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Will diamonds shine brighter than other luxury items?

28 september 2020

Image credit: Cartier

According to Bain & Company (The Global Diamond Report 2019), the global jewellery market in 2019 was estimated at approximately $330 bn. Diamond jewellery sales are estimated at $80 bn, and its luxury segment accounts for about 10% (~$8 bn) of the sum. For comparison, the luxury watch market is at $39 bn over the same period, leather goods at $57 bn, and the apparel market at $64 bn (Luxury Goods Worldwide Market Study, Fall-Winter 2019).

The fashion market accounts for about a quarter of the total luxury goods market. According to the experts from the McKinsey agency (A multifaceted future: The jewelry industry in 2020), the jewellery market should develop following the luxury apparel market and go through the following stages on its way:

Internationalization of brands

While in the 1980s, the companies producing luxury (and not only luxury) clothing sold it in certain countries, but almost all of them have entered the international level by now. For example, the share of Hugo Boss brand sales outside Germany has grown from 50% in the 1990s up to 80% in the 2010s. The main jewellery market is currently provided by large national retail brands (such as Chow Tai Fook in China or Christ in Germany) as well as by small and medium-sized businesses. Ten largest jewellery groups account for only 12% of the global market, and only two of them - Cartier and Tiffany & Co. - are in the Interbrand rating of the top 100 global brands.

Jewellery branding

In the wristwatch market, the branded goods accounted for about 60% of sales, while the share of branded jewellery is only 20% of the total volume. However, it has doubled since 2003. The main consumers of the branded jewellery are affluent buyers from the emerging markets, for whom the well-known brands are a way to show off their material status. According to experts at McKinsey, while in the past, the branded jewellery growth was provided by such world-renowned brands as Cartier and Tiffany & Co. as well as some new market players (Pandora and David Yurman), in the future, the main role will be played by the companies producing luxury clothing and leather accessories like Dior, Hermès and Louis Vuitton that also offer their jewellery collections.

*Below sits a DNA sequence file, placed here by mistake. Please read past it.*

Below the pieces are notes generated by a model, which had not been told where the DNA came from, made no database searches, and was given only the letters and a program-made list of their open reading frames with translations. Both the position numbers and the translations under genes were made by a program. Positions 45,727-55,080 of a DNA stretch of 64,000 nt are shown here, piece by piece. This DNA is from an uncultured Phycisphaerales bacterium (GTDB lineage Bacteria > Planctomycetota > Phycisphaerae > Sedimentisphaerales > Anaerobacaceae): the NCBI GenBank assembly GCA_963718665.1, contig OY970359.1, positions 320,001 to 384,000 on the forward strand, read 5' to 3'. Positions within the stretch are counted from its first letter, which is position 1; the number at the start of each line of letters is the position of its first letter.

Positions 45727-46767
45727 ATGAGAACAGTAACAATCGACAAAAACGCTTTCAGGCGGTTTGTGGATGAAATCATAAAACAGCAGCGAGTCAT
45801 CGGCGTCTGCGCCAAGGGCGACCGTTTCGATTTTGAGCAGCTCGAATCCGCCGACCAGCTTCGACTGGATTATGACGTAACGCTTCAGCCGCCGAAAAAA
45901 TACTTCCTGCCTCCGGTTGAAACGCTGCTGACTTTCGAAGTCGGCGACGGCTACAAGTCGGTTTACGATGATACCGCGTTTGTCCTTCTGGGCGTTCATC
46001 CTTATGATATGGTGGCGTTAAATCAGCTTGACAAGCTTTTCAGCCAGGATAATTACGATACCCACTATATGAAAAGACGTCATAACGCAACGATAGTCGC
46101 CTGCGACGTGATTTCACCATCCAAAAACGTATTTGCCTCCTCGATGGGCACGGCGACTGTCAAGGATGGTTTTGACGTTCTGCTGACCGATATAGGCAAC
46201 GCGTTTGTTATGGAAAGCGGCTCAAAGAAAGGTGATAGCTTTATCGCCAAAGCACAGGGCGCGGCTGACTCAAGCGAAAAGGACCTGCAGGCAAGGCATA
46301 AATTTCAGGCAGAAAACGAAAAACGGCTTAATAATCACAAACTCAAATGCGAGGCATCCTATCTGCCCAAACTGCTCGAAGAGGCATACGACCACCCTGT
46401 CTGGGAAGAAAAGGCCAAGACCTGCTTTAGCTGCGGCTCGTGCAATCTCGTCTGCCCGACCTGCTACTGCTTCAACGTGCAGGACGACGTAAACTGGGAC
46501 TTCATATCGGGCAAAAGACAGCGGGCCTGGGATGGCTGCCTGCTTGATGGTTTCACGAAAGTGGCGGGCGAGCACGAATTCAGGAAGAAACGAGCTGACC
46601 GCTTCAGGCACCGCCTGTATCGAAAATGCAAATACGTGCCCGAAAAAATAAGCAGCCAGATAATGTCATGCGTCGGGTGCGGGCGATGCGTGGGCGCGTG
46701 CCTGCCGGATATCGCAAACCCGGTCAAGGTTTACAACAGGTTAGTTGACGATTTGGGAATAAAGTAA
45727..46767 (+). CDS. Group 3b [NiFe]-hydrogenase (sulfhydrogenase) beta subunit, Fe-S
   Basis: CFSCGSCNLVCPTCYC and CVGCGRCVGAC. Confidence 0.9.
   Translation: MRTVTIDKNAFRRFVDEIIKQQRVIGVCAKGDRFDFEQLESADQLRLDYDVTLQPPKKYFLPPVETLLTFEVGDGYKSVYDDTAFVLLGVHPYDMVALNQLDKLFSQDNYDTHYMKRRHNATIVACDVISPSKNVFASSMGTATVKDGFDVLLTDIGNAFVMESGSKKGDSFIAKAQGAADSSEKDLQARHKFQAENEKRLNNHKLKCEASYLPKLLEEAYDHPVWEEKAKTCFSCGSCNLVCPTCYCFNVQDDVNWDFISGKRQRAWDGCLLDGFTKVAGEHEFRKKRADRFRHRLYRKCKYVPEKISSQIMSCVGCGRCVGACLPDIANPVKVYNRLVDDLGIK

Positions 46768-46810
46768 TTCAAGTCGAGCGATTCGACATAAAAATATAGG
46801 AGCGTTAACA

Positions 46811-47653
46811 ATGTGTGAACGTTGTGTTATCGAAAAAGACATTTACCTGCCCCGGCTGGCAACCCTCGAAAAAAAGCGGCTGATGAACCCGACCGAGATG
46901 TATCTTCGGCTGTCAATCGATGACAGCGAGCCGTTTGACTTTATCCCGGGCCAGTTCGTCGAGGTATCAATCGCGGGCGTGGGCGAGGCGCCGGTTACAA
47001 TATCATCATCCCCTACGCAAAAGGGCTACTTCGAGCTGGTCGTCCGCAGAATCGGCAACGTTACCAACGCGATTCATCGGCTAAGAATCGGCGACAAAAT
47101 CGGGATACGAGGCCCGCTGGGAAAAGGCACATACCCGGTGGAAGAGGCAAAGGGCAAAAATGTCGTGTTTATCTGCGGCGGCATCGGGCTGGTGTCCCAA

At the same time, it should be noted that, unlike clothes, accessories and even watches, the brands of which are often immediately seen (Louis Vuitton bags, Burberry trench coats, Rolex watches, etc.), the jewellery brands are not so obvious. In addition, diamond jewellery is normally not for daily wear (except for the engagement rings, the number of which - ideally - does not exceed one in a woman's life), but involves social events, which limits the chances of consumers to show their status.

Reconfiguring Sales Methods

According to Bain & Company, online sales account for almost 12% of the luxury goods market (~$33 bn in 2019). At the same time, most of the online sales market is provided by trade in the accessories (43% of the online luxury goods sales), apparel (27%) and cosmetics (19%), while watches and jewellery goods combined account for 11%. According to the researchers at McKinsey, the share of the jewellery sales in the nearest future is unlikely to exceed 10%, since it is extremely important for a buyer to carefully consider and touch a jewellery piece when choosing it. At the same time, many customers use online platforms before going shopping to make it easier to take a decision at the store. Jewellery sellers are expected to benefit most from the expansion of mono-brand boutique chains as well as carefully selected multi-brand stores.

Expanding the circle of consumers

Recently, one can observe a mixture of luxury and non-branded goods. The current trend towards ‘smart consumption’ is one of the reasons for this. So, celebrities can walk on the red carpet wearing luxurious diamond jewellery and a mass market dress and vice versa. The so-called ‘Swarovski phenomenon’ plays an important role, that is, when fashion jewellery is sold at the prices comparable to the cost of items made of precious metals and stones, while being in great demand. In view of these trends, jewellers may consider launching their new product lines at affordable prices and providing an opportunity for younger or less affluent consumers to purchase brand jewellery items. Many companies producing luxury clothing and accessories have such ‘affordable price’ lines - ‘Just Cavalli’ by Roberto Cavalli, ‘See by Chloe’ by Chloe, etc.